The Westerly Granite Industry

Babcock-Smith House Museum
124 Granite Street
Westerly, RI   02891

Smith Granite Company:  First Giant on Quarry Hill

In about 1837, the Providence and Stonington Railroad was completed through Westerly, leading to rapid growth and a great building boom along both sides of the Pawcatuck River.  It was this boom that attracted Orlando Smith (1814-1859), a stonemason from Ledyard, Connecticut, to come to Mechanic Street in Pawcatuck in 1839 to continue to build stone steps and foundations from the plentiful granite boulders. Later he discovered a promising outcropping of high quality granite that was easy to quarry on the old Babcock farm on Rhodes Hill (now the top of Granite Street).  In 1846, he purchased the Babcock farm from Oliver D. Wells.

Orlando Smith married Emeline Gallup of Ledyard. They wanted to move into the old Babcock house, but, after thirty years as a tenant farm, the house needed lots of work. Using granite from the property, her father Isaac Gallup rebuilt the foundation in the north wing (now the caretaker’s apartment) and made other improvements.


Smith moved his masonry operation to the top of the hill adjacent to the granite outcropping and worked with his friend William A. Burdick.  Smith’s expertise was in building foundations and setting curbing, while Burdick’s expertise was in architectural monuments.  Gradually, the business began to concentrate more and more on formal monuments.

Orlando Smith died in 1859, at the age of only 45, leaving his wife with four small children, ages 2, 4, 6, and 8, to raise, a farm to manage, and a business to run.  She needed help.  Burdick was the natural choice to be the manager of the granite business, freeing Emeline from the day-to-day responsibilities. William A. Pendleton was appointed by the bank to oversee its interests.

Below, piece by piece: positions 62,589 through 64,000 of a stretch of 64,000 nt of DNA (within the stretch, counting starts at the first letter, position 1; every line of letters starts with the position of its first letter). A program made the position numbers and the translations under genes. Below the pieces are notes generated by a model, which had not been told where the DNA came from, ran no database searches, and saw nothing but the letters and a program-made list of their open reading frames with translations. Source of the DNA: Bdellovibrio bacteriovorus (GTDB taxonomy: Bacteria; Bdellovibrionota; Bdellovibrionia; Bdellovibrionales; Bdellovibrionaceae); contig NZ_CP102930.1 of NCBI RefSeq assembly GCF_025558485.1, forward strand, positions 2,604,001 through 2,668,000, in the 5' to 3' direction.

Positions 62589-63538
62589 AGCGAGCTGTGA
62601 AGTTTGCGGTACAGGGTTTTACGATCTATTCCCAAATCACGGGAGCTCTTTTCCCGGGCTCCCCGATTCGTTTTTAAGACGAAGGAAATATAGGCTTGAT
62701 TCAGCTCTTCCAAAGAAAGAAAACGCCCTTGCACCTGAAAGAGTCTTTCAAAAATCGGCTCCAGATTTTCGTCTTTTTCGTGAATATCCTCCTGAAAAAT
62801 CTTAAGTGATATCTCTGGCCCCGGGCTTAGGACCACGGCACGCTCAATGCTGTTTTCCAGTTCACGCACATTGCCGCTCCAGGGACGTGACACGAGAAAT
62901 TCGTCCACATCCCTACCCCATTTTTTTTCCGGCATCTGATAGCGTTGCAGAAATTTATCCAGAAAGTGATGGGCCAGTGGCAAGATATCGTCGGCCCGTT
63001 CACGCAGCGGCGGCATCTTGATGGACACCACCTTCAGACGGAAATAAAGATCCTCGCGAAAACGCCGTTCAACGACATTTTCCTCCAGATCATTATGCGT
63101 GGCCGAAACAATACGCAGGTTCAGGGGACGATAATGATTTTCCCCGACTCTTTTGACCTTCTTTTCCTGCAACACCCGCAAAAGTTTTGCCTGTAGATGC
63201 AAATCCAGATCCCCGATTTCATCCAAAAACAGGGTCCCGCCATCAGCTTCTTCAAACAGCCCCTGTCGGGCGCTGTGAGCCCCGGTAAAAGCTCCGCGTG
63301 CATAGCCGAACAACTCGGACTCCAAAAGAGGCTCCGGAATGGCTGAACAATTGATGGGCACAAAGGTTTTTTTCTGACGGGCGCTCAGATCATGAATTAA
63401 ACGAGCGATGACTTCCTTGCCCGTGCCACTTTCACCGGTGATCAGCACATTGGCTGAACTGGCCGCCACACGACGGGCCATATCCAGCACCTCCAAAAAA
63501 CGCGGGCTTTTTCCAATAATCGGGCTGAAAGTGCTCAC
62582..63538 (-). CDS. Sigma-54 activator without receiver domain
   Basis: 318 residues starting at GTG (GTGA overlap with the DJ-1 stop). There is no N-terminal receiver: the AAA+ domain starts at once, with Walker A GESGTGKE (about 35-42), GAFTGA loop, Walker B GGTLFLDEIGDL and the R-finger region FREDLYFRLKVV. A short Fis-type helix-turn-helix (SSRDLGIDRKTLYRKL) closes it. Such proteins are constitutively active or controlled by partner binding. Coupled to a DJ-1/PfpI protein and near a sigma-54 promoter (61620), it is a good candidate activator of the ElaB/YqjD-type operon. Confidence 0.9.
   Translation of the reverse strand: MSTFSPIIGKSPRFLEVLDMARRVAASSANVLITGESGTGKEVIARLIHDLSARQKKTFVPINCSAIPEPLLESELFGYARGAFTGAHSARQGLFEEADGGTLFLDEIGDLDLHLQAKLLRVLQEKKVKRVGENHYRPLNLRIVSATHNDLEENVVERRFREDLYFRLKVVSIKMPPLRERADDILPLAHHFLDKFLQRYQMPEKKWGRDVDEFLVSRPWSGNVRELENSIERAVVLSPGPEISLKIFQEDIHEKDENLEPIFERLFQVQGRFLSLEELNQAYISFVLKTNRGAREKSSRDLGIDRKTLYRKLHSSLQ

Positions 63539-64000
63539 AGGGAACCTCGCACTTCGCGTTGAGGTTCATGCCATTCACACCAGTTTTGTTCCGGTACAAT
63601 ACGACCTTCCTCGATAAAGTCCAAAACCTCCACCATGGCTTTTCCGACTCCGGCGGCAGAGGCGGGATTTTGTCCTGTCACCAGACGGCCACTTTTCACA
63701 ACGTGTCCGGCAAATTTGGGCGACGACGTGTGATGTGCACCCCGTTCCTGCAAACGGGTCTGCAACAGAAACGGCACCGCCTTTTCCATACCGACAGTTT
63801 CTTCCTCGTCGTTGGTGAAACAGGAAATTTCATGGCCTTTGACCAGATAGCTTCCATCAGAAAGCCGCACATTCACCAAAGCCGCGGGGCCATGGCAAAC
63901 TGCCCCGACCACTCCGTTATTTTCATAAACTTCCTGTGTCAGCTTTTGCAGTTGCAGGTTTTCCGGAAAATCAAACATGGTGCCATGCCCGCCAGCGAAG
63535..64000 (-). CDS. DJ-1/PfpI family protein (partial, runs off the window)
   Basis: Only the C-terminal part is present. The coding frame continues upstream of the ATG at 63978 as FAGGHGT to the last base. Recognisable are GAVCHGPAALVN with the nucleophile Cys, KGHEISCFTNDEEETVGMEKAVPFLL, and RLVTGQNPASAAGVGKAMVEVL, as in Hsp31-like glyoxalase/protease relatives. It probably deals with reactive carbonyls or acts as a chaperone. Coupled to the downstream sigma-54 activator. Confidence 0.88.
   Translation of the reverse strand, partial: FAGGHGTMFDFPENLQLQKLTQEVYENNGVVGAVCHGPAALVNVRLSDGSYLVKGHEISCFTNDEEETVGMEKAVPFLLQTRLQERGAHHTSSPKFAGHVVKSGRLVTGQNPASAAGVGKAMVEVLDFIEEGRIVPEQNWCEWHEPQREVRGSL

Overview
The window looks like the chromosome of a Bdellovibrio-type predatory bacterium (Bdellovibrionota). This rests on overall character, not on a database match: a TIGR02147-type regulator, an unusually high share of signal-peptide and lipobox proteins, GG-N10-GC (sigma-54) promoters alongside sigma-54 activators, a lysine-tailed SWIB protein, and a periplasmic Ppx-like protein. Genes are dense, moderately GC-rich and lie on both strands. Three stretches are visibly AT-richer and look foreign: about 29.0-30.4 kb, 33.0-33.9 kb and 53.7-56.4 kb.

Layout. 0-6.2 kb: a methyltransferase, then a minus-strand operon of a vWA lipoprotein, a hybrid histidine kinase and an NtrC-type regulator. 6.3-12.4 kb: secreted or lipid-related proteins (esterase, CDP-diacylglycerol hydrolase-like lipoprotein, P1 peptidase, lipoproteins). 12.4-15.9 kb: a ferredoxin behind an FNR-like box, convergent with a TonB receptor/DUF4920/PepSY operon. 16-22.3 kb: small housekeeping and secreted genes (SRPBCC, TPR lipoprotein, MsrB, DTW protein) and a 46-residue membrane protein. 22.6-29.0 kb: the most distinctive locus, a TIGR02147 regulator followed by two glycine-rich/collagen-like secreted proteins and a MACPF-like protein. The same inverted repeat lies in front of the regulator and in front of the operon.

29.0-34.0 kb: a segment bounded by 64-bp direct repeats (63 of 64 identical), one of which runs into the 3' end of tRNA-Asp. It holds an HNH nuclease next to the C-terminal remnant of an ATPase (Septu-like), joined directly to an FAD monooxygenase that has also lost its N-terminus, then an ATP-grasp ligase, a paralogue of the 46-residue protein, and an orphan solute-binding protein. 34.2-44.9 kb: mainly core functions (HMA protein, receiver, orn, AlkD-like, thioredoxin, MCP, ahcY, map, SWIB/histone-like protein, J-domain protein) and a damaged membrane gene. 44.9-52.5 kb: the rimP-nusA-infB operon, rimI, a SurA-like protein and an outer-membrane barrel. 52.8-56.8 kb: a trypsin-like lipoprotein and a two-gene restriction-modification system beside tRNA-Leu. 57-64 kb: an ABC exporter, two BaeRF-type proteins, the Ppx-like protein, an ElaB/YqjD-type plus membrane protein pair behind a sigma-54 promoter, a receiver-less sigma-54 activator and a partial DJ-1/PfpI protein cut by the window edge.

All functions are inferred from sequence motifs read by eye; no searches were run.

Concerned about having a school for children of the nearby granite workers, Emeline Smith deeded a plot of land to the town of Westerly to be used for a school – Quarry Hill District #2. Presently the Rite-Aid Drugstore is on the site of the old Quarry Hill School.

After the death in 1886 of Emeline Gallup Smith, the business was incorporated as the Smith Granite Company under the able leadership of Isaac G. Smith as president and Orlando R. Smith as treasurer.  These were prosperous times for the Smith Granite Company which became a force both locally and nationally. A company store was established and operated for 39 years as a service and convenience to its employees.  Monuments were shipped to 32 states across the country as well as being used locally.  The company produced 69 of the monuments at Gettysburg; 38 at Chickamauga; 8 at Antietam and 1 at Vicksburg.  Many well-respected names from the Victorian Age began to appear in the order books – Jay Gould, financier and railroad magnate; George Babcock, inventor and manufacturer; and Joshua Lippincott, publisher, to name a few.
Since the visiting customers were often overnight guests at the Babcock-Smith House, the Smith home needed to reflect an air of prosperity and in 1884 the house underwent a Victorian renovation.  The front hall was extended outward to where it is now and the lovely colonial doorway was moved forward.  The stained-glass windows, currently part of the Carriage House at the Museum, were added on either side of the foyer. Further additions included a second-floor balcony and a porch that wrapped from the front around to the south side of the house.  The outhouse had plaster walls and mahogany woodwork and even had a stove for comfort during the winter months.